A shorter story today, and sadly, no photos to go with it. I admit that “Rules of Engagement” is a bit of stretch for the name of this post, (“Rules of the Road” would be more accurate) but it’s what came to mind when I was thinking of a title.

Anyone who has been to Rome can confirm that traffic there is significantly more chaotic than what you find in the United States, or even most of the rest of Europe. There are few traffic lights, fewer pedestrian crossings and army of scooters that are a law unto themselves. Crossing the street at times requires you to be more assertive than you’re used to, and demands a bit of courage. I tried to discern what the rules of engagement (I just did it again; using the spicier term rather than the accurate one) were during my stay in Rome earlier this year, and the only thing I could come up with is that as long as a vehicle does not hit anyone or anything, and likewise a pedestrian is able not to get hit, anything goes.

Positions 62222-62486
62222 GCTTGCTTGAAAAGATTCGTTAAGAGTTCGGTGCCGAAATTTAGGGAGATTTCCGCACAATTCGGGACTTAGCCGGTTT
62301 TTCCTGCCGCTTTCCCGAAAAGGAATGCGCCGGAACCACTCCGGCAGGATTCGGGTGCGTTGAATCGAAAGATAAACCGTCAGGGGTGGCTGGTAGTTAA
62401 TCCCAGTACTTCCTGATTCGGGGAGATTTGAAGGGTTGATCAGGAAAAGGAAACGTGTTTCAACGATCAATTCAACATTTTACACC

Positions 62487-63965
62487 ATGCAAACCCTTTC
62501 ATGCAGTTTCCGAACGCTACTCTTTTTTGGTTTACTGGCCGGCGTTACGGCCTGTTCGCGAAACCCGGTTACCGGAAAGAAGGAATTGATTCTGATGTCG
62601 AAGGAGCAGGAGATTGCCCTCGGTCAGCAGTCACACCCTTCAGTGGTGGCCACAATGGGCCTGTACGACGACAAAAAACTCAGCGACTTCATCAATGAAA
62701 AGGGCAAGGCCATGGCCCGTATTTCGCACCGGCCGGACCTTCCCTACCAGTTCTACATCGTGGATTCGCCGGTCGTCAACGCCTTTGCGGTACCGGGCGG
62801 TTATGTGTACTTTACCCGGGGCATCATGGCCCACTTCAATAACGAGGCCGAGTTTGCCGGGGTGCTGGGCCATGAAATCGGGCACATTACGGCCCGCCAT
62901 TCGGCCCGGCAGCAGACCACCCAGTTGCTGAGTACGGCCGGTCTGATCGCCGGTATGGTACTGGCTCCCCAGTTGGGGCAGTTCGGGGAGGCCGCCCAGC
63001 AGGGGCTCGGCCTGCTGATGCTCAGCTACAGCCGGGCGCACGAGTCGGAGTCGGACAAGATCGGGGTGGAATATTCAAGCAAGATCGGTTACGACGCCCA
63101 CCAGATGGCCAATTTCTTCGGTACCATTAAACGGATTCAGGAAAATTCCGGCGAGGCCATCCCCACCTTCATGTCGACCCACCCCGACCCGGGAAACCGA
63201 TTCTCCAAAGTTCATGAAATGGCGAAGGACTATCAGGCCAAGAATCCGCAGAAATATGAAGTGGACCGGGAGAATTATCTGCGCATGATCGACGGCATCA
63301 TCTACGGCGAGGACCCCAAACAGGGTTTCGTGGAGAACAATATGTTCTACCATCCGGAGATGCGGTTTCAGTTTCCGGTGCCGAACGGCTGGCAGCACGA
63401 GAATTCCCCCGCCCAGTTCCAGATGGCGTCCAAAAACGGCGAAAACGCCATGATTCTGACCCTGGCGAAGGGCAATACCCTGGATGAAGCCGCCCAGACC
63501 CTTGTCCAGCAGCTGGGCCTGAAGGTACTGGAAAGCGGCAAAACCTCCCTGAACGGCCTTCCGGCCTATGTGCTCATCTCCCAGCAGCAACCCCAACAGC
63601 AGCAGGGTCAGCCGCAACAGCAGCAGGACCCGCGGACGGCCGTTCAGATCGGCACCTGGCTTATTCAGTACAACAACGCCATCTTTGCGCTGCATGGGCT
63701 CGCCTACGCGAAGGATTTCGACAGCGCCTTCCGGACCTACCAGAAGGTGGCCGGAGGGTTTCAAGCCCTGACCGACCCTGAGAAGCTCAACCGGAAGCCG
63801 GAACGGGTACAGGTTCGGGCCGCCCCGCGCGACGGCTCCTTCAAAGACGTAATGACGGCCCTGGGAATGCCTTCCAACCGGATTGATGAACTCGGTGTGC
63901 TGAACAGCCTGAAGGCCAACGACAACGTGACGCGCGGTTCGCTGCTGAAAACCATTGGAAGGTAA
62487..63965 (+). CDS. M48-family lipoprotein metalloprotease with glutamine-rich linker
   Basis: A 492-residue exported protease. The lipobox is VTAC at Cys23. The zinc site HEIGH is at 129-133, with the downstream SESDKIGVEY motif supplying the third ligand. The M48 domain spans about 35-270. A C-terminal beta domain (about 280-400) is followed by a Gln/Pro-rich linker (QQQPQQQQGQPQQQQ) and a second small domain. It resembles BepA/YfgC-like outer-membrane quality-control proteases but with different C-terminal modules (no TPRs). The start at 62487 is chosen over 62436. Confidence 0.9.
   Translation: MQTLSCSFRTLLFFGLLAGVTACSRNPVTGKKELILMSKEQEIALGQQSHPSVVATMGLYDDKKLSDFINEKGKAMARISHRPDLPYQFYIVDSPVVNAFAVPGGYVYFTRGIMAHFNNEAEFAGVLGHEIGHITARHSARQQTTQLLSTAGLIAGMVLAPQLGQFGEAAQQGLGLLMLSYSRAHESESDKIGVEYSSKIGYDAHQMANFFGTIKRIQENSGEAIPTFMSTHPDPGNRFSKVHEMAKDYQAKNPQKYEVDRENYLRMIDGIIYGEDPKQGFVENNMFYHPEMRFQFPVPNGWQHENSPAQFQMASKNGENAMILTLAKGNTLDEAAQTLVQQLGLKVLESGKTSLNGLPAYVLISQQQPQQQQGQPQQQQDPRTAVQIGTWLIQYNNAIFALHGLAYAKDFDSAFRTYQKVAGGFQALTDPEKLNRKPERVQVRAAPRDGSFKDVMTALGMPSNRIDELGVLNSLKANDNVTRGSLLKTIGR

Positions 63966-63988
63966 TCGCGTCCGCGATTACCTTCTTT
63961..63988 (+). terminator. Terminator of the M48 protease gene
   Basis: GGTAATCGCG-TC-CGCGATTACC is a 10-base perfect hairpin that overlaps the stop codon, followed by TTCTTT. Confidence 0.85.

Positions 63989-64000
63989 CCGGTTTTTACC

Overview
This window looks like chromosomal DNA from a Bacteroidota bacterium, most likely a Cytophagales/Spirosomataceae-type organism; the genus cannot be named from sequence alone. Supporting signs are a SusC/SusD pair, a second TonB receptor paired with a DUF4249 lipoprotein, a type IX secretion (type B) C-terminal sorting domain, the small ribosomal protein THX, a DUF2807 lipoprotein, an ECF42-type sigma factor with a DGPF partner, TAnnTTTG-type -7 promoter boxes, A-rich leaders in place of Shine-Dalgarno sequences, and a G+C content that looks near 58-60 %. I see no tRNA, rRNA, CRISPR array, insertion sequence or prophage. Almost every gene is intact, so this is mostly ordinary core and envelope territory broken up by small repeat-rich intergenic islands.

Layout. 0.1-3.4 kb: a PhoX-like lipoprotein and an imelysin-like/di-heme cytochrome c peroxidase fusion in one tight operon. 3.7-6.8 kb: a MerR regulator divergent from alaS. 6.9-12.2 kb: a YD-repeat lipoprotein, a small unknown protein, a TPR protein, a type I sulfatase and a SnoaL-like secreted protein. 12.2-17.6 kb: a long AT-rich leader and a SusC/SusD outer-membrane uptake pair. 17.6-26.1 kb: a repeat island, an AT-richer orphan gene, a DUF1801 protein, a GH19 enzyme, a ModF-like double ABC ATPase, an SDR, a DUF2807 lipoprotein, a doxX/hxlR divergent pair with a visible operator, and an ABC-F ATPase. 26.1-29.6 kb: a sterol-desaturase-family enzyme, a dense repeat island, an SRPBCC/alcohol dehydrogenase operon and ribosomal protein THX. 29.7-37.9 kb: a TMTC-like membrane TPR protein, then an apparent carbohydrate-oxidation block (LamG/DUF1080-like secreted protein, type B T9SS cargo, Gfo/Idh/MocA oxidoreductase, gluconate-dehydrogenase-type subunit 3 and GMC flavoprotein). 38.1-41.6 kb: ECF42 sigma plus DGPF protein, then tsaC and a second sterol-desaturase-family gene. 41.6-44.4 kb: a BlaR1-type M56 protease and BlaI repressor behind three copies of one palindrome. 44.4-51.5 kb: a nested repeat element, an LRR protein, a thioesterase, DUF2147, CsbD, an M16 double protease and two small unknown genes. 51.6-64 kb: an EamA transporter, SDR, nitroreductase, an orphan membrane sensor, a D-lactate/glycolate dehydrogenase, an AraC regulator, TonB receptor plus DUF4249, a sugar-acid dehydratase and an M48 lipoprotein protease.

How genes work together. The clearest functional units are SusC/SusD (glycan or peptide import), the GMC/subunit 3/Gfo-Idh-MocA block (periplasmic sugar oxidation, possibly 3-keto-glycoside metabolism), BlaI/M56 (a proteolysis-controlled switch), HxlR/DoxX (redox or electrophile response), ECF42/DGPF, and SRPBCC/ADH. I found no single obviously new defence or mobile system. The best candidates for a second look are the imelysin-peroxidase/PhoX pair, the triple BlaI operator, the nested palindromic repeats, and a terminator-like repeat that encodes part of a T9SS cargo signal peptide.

One of the days I was in Rome I was riding on a bus to get to somewhere (I think it was the Vatican). During the ride I noticed a scooter weaving in and out of traffic. That itself was not memorable, but what was striking was what the motorist was doing while driving. This person was steering the scooter with his right arm, talking on his cell phone (being held to his ear by his right shoulder) and with his left arm was doing the stereotypical Italian hand and arm gestures. No one, in bus or in the other cars on the street, seemed to notice or care. This was not the only time I saw seemingly outrageous things on the streets of Rome, but it was easily the most memorable. I was told that the roads are even crazier in southern Italy. Later on in my trip, when I was in Austria, I told this story to some other people. An Austrian guy said something back to me in garbled English. I’m not sure exactly what it was, but I think it was something along the lines of “yeah, those crazy Italians.”

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